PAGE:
Favorite Media Interviews and Mentions
EXCLUSIVE: Entertainment One has set up Insane, a film based on the wild life of Eddie Antar, the late consumer electronics king who wound up serving six years in prison for perpetrating one of the greatest securities frauds in history. Peter Steinfeld, who wrote 21, has written the script and an exclusive rights deal has been made with Sam E. Antar, Eddie Antar’s criminal co-mastermind and cousin. eOne will finance. Greg Berlanti, Sarah Schechter, Peter Steinfeld, DeShawn Schneider, Mandy Stein will produce with Sam E. Antar serving as an Associate Producer.
“It’s like graffiti on the bathroom wall,” says ex-con-turned-fraud-consultant Sam Antar, who has gotten into a Twitter war of words with well-known short-seller Marc Cohodes over a disagreement about Overstock.com, a stock Cohodes is touting after previously betting against it.
But it’s his about-face on Overstock that has infuriated Antar, the fraud consultant.
Shapiro noted in an email to II that Cohodes more recently concluded that the company was a good investment because of changes in its business model. “If anything, the sequence of events demonstrates Marc’s ability to fairly evaluate business models and not be weighed down by insults,” Shapiro wrote.
The upshot is a Twitter battle among Cohodes and a coterie of Overstock critics, including Antar, who is also his former friend.
Antar says he is most upset that Cohodes brought up the death of Antar’s son. On December 2 of last year, Cohodes tweeted, “I supported Sam when he needed me most during his son’s death. His behavior is awful.”
The tweet made Antar furious. “Invoking the memory of my son to disparage me is the most scummiest thing anybody could ever do, just to promote a stock position,” he says.
Cohodes’s lawyer sees it differently. “I and others were with Sam at Marc’s wedding party in September 2014, where Sam spoke to me and others about his loss, and also about how appreciative he was of Marc’s support,” Shapiro wrote in the email.
Antar says that isn’t true. “My son’s death was never mentioned at the wedding,” he says, claiming that’s because the wedding happened before his son died.* He continues to dispute the assertion that Cohodes was supportive. “I sat shiva; he wasn’t there. We had a memorial 30 days later, and he wasn’t there.”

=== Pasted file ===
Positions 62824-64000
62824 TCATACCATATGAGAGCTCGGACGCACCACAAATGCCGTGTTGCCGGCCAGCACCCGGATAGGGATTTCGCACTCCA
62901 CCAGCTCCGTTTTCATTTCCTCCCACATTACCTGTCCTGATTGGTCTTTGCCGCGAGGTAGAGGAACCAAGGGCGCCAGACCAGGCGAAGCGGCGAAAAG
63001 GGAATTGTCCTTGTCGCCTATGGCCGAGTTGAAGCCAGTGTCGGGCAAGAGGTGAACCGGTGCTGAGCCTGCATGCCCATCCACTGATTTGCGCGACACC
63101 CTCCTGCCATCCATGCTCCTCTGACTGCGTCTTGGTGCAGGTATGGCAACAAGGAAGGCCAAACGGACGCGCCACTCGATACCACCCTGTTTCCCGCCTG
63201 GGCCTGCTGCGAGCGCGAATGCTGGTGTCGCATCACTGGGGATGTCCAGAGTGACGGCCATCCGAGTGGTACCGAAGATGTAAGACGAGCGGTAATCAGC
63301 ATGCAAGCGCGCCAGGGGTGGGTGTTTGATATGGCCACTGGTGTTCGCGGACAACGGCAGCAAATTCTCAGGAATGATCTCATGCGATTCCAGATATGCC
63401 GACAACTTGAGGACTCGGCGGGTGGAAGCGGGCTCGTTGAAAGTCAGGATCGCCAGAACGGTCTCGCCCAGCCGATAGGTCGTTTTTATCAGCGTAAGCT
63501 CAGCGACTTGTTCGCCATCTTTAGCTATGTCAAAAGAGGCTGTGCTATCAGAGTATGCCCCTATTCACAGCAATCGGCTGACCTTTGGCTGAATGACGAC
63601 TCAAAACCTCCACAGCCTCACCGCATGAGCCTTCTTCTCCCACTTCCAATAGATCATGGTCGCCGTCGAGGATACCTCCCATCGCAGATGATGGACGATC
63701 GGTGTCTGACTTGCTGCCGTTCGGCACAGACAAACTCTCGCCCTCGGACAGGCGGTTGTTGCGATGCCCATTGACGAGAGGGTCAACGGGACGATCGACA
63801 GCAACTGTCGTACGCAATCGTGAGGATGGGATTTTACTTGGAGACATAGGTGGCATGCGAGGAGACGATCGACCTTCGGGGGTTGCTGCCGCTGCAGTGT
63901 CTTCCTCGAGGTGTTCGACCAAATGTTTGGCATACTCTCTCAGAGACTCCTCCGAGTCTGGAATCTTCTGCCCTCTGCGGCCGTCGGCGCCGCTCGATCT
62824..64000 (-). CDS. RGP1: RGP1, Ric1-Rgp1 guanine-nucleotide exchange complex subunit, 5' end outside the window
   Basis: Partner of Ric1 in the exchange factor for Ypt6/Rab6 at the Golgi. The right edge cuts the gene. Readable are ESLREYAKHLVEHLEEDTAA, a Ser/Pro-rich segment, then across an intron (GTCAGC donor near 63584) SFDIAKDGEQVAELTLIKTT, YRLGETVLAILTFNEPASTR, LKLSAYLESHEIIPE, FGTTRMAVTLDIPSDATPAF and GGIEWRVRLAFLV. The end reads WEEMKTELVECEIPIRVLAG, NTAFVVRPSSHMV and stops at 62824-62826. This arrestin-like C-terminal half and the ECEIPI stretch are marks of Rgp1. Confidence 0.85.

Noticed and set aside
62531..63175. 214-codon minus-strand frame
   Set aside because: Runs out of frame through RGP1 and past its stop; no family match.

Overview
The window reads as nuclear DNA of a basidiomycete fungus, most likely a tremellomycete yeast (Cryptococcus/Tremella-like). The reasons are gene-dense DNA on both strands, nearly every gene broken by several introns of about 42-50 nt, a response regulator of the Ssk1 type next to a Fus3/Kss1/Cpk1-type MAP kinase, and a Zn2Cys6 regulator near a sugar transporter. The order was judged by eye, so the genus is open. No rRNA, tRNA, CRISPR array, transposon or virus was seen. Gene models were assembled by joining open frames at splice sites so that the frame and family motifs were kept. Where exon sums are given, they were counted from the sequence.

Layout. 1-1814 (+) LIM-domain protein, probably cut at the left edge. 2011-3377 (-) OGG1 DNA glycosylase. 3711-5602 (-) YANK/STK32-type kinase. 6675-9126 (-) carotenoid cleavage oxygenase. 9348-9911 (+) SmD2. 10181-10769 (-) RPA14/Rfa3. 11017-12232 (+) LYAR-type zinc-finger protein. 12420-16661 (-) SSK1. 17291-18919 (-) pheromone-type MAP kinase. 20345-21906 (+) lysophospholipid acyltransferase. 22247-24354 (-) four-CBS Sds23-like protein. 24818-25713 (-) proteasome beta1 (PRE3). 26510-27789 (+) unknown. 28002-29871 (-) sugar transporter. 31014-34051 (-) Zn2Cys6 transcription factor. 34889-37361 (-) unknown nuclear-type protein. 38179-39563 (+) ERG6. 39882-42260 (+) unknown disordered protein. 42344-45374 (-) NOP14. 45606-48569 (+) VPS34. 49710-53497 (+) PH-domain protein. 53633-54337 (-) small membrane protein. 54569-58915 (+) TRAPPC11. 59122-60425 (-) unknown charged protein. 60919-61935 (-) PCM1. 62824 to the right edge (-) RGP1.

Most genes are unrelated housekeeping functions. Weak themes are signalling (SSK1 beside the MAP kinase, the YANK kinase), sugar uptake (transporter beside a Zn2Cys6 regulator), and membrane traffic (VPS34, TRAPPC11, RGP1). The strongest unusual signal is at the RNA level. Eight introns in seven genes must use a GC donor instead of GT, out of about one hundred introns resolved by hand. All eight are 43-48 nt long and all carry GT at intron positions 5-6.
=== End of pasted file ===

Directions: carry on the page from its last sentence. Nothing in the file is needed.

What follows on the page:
*After this story was published, Antar produced emails and text messages indicating that the wedding party happened in September 2013, not 2014 — prior to his son’s death in October 2013 and contrary to what Shapiro told Institutional Investor. He said he realized he had misspoken when he originally told this publication that his son’s death was one year after the wedding and requested a correction to his quote, which has been made. Shapiro did not respond to an emailed request for comment.
Postscript: Sometimes overlooked is the fact that strong whistleblower incentives not only help uncover bid-rigging cartels but prevent them from forming in the first place. The Antitrust Division mentions how the possibility of leniency can prevent a cartel from forming because of fear that a cartel member may someday fold for leniency. Bid-rigging whistleblowers would be even a greater deterrent to cartel formation. This recent statement in the Wall Street Journal from “Not as Crazy as He Used to Be ‘Crazy Eddie’” is instructive:
In the two decades I was deeply involved in the Crazy Eddie fraud, the only threat made us lose sleep at night was the possibility of a whistleblower blowing the lid on our crimes. Consistent studies by the Association of Certified Fraud Examiners have shown that most frauds are exposed by whistleblowers, far ahead of frauds exposed by any other source. The SEC will be handing a gift to white-collar criminals if it reduces whistleblower bounties.